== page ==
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From 1974 to 1977, Elaine Brown was Chairwoman of the Black Panther Party. She is the only woman to have held that position. As a Panther, Brown also ran twice for a position on the City Council of Oakland. Since the 1970s she has been active in prison and education reform and juvenile justice.
Born in heavily black and impoverished North Philadelphia, Pennsylvania in 1943, Brown attended a predominantly white experimental elementary school where she studied ballet and classical piano. Brown’s childhood was starkly divided between the comfort of her schooling and the realities of her home life. Following high school Brown entered Temple University but left the campus for Los Angeles, California before the end of her first year.
In Los Angeles Brown worked at a well-paying Hollywood nightclub and developed a key relationship with writer Jay Kennedy – to whom Brown credits her early political education. Brown began giving piano lessons in a Watts housing project in the summer of 1967. Having lived in moderate affluence since moving to Los Angeles, her experiences in Watts served as a social and racial awakening, and soon Brown began writing for the radical Black Congress Newspaper, Harambee. Brown’s first direct exposure to the Black Panther Party came through local appeals for the Huey Newton Legal Defense Fund. Before the end of April 1968, following the assassination of Dr. Martin Luther King Jr., and the imprisonment of Panther leader Eldridge Cleaver, Brown attended her first Black Panther party meeting.
As a member of the Los Angeles chapter of the Black Panther Party Brown helped establish the party’s first Free Breakfast for Children program outside of Oakland. By 1971 Brown became editor of the party paper, The Black Panther, and was soon elected the first female member of the Panther Central Committee. At Party Chairman Huey Newton’s directive, Elaine Brown made her first run for Oakland City Council in 1973, in tandem with Bobby Seale’s mayoral bid. Although neither Brown nor Seale were elected, both won solid support of a politically reawakened black Oakland population, expanding the Panther constituency.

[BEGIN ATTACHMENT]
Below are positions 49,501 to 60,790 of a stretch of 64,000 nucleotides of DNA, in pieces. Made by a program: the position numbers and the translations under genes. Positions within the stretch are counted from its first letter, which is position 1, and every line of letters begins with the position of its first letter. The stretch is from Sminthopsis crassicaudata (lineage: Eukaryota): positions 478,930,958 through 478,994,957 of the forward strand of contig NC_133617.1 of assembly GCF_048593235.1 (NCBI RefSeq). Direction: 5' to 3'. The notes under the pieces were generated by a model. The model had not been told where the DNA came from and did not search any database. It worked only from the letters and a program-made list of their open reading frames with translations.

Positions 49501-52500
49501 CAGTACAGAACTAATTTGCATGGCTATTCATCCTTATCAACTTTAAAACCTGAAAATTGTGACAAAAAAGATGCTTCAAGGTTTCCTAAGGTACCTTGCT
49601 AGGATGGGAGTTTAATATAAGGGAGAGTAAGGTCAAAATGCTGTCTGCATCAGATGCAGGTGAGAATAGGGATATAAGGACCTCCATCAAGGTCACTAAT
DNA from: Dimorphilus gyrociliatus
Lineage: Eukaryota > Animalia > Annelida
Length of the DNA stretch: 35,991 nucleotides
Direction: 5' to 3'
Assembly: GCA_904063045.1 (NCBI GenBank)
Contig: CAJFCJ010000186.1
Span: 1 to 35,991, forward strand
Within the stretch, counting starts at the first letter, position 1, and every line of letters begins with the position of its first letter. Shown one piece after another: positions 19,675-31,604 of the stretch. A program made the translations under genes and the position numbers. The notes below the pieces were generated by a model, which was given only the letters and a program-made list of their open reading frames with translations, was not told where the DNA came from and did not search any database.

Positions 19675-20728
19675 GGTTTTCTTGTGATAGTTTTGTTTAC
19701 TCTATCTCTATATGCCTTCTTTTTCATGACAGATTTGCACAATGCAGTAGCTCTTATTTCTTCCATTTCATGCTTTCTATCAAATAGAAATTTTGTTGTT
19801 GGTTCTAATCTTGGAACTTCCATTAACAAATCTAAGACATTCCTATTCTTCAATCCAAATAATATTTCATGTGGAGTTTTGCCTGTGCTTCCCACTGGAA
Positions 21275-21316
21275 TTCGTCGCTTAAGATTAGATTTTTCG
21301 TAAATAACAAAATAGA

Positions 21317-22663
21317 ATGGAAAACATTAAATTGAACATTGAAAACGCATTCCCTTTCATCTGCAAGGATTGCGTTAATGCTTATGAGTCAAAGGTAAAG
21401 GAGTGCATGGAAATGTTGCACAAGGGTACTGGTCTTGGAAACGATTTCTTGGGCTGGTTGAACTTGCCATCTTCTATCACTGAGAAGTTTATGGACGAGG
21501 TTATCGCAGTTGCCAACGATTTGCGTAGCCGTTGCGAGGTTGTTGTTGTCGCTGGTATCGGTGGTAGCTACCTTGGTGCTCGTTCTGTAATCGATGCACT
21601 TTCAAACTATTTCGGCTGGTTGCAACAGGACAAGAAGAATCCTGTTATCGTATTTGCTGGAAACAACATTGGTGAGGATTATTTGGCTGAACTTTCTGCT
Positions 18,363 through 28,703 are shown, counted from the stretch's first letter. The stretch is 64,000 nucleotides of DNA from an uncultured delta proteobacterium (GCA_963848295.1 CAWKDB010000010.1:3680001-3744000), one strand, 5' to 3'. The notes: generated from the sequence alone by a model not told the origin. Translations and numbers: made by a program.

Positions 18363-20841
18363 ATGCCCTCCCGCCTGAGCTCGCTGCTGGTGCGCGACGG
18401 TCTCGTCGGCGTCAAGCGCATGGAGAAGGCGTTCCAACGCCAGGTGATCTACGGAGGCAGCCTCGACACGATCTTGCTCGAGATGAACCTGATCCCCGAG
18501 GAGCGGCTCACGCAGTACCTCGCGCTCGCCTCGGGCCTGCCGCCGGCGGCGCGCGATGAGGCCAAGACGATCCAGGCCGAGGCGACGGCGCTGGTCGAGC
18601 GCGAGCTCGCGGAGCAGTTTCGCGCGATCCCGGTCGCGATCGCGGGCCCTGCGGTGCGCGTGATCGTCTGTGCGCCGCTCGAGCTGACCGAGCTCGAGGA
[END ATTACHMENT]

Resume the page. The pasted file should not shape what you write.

In 1974 Huey Newton ousted Panther Party co-founder Bobby Seale from the party and two days later elevated Brown to the position of chairwoman. When Newton fled to Cuba, Brown solidified her position as leader of the male-dominated party and worked to redefine the Panthers’ revolutionary program to include the aspirations of black women.
In 1975 Brown waged her second campaign for city council, this time receiving the endorsement of most of the local Democratic leaders, the United Farm Workers and the Teamsters union. Brown was once again defeated, although she won 44 percent of the vote. After Newton’s return from exile, however, and an increasing hostility within the party towards its female leadership, Brown left the party, and Oakland, in 1977.
Brown is the author of A Taste of Power and The Condemnation of Little B and is currently writing a biography of Jamil Al-Amin (formerly H. Rap Brown). Brown also recorded two albums with Horace Tapscott and the Pan Afrikan Peoples Arkestra, Seize the Time (1969) and Elaine Brown (1973). In 1996 Brown moved to Atlanta, Georgia where she established Field of Flowers, a nonprofit organization designed to build a model education center for impoverished children. Brown also co-founded two other organizations, Mothers Advocating Juvenile Justice (1997) and the National Alliance for Radical Prison Reform (2002). In March of 2007 Elaine Brown announced her candidacy for the Green Party nomination for President of the United States.
Elaine Brown, A Taste of Power: A Black Woman’s Story (New York:
Pantheon Books, 1992); Robert O. Self, American Babylon: Race and the
Struggle for Postwar Oakland (Princeton: Princeton University Press,
2003); Elaine Brown, The Condemnation of Little B: New Age Racism in
America (Boston: Beacon Press, 2002); http://www.elainebrown.org/
University of Washington